Star Fox is a game series that is dearly beloved by many gamers. While the most recent games in the series haven’t been well received by everybody, the first two games are nearly universally acclaimed. Star Fox was originally released for the Super Nintendo Entertainment System in 1993, and changed gaming with its innovative 3D graphics. In 1997, this game got a remake for the Nintendo 64, called Star Fox 64. This game is considered to be the best game in the Star Fox series, but how does it hold up today?
Star Fox is a 3D rail shooter, where the player controls Fox McCloud, an anthropomorphic Fox who pilots a ship, named the Arwing. Fox is flanked by Peppy Hare, Slippy Toad, and Falco Lombardi. The goal of the game is to fly through each level, whether it be in space or on a planet, shoot as many enemies as you can, complete the hidden objective, and defeat the boss at the end. It’s pretty simple, as you have 3 forms of attacking: Lasers, Homing Lasers, and Bombs. There are also other vehicles that you’ll control in the game. First is the Landmaster, a tank that is slow moving, but powerful. Second is the Blue Marine, a submarine that is used for a grand total of one level. These vehicles have similar controls and shooting mechanics, but cannot shoot homing lasers. The game is very short, and is meant to be played through several times, as there are two different endings. The ending the player gets depends on the path taken. There are 3 paths of levels that can be taken, the top path is considered the hard mode, middle normal, and bottom easy. The game starts in Corneria, and from there the player can advance to the top path or bottom path, depending on if they complete the hidden objective or not. If the hidden objective is not accomplished while on the top path, then the player will move to the middle path. There are hidden objectives in most of the levels in the game. If the player just plays through the level without completing the objective, the words “MISSION COMPLETE” will appear after the boss is beaten. However, if the hidden objective is completed, the player will be greeted with the words “MISSION ACCOMPLISHED” instead. This hidden objective usually isn’t hard to figure out. For example, on the Zoness stage, Fox will say at the beginning, “Let’s sneak in low and surprise them.” The hidden objective in that level is to shoot out all of the searchlights. In order to stay on the top path, the player will need to be completing all of the hidden objectives. These hidden objectives in my opinion add great replay value to the game, since the levels aren’t too long, they’re not at all a burden to play again. The game will end on the planet Venom where the player will be rewarded with the true final boss if the top path was taken. The gameplay of the game is still fun and holds up very well.
The controls are fine for the most part, with the exception of when you go off rails into all range mode in certain levels. The all range mode controls don’t have anything inherently wrong with them, but they don’t fit the objectives you’re supposed to accomplish. In Sector Z, when you have to protect the Great Fox, a giant space ship, the controls were the reason I didn’t accomplish the mission my first time through. There are missiles being shot at the Great Fox, and your Arwing moves faster than the missiles, but if you pass the missiles that you’re supposed to shoot, the only way to get back behind them again is to do a U-Turn, fly off in another direction, and do another U-Turn to get some distance between you and the missile so you can shoot it down. This is a problem, since the missiles by this time will likely be very close to the Great Fox, and if one of them hits the Great Fox, you don’t accomplish the mission. Dogfights with rival Star Wolf also have potential to be long and tedious just because of the controls. Luckily, the majority of the game isn’t in all range mode, so you’ll only encounter these issues two or three times maximum in a playthrough.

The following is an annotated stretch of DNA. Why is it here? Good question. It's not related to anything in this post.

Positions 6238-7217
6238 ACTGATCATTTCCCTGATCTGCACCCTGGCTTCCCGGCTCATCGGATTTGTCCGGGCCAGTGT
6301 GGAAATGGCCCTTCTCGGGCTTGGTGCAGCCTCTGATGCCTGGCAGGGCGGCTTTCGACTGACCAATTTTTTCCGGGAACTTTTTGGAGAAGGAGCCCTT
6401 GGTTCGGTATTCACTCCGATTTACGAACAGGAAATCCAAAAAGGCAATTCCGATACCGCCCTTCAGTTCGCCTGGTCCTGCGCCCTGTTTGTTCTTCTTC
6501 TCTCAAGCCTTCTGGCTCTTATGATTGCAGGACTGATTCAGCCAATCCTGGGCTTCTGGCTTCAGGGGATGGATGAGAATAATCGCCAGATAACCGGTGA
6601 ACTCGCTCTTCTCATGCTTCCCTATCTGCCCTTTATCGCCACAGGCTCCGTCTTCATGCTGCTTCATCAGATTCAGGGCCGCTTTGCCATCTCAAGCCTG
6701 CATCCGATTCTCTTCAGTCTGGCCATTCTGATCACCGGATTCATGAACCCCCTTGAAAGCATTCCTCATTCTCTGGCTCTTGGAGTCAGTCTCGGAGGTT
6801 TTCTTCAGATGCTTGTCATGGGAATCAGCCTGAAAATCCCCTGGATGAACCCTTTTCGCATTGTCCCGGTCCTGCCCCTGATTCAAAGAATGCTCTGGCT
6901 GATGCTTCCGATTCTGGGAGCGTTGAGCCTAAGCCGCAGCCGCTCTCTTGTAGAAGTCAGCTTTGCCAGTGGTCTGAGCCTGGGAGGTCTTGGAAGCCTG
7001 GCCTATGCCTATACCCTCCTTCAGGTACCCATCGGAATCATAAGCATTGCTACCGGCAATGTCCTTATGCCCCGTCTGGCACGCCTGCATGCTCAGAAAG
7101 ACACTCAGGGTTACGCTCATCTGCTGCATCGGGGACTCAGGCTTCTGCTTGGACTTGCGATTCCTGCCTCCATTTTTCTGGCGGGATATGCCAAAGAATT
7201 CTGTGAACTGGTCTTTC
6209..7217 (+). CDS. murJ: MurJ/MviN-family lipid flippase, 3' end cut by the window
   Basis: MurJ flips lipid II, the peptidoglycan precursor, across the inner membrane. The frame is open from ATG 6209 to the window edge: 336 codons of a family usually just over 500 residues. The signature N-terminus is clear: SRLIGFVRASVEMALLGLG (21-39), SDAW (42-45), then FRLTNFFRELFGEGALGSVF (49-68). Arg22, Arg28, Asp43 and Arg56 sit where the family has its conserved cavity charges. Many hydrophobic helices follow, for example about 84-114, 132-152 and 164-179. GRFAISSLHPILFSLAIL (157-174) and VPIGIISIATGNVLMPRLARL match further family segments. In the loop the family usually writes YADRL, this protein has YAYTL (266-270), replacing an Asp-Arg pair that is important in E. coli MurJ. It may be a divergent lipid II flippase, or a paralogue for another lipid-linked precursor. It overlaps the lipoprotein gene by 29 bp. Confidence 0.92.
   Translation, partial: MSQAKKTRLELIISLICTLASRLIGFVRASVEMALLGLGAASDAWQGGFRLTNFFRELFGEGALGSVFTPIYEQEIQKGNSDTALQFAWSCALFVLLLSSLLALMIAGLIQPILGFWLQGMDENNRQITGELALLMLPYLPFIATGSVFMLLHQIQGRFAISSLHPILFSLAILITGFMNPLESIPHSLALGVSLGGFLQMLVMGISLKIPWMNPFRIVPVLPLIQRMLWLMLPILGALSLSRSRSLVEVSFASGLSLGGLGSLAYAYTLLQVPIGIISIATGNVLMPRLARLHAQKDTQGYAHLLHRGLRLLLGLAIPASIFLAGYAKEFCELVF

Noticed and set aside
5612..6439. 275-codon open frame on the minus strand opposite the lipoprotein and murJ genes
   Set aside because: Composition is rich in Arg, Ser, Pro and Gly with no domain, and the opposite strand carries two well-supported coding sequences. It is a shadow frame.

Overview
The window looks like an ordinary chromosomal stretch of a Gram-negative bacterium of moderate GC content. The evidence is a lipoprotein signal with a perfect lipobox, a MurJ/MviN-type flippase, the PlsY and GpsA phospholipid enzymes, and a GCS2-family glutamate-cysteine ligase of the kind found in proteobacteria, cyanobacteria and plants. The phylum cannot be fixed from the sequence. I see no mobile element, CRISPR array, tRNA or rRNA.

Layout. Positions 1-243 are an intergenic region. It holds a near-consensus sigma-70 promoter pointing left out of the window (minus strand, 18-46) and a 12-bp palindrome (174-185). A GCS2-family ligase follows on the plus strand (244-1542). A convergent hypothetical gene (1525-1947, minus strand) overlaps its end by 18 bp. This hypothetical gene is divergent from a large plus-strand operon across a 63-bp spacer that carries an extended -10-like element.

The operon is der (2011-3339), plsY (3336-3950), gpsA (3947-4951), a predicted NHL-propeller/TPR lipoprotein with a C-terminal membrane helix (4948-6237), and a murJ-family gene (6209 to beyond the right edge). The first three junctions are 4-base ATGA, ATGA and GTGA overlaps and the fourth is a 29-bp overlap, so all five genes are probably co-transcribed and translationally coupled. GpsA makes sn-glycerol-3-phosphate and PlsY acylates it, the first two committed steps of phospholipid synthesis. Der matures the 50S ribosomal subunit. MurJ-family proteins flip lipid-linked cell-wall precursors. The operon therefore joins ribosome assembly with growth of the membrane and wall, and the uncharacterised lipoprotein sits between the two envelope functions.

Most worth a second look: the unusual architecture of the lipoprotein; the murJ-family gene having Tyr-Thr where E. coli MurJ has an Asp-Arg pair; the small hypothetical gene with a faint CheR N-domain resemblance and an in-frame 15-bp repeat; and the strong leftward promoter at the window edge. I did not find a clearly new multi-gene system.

The graphics of the game for the time looked amazing. The Arwings are very detailed and the levels look very vibrant and lively. The only issue with how lively these levels looks is that when a lot of enemies are on the screen, slowdown can and will occur. After the Area 6 boss, Slippy’s textbox was nearly five seconds behind what he was saying. The character models don’t look great, but are passable for the time they were created. Even with slowdown and slightly subpar character models, the graphics are still enjoyable to look at today.
The music of the game is very good. A lot of the time the music is very fitting to the situation the player is in, and is enjoyable to the ears. Examples of this are Katina, where the player must shoot down the enemy ships and help the allies, the music is very lively. While driving a tank in Titania and Macbeth the music sounds like a military march. While navigating a submarine through Aquas, arguably my favorite track of the game plays and gives the feeling of not knowing what’s surrounding the submarine, since the ocean is very mysterious. The music of the game is still great.
Star Fox 64 is considered by many to be the last great Star Fox game. The game still has fantastic gameplay, wonderful music, and good graphics. While all range mode controls leave a lot to be desired, the rest of the control segments are nearly perfect. Star Fox 64 has aged very well.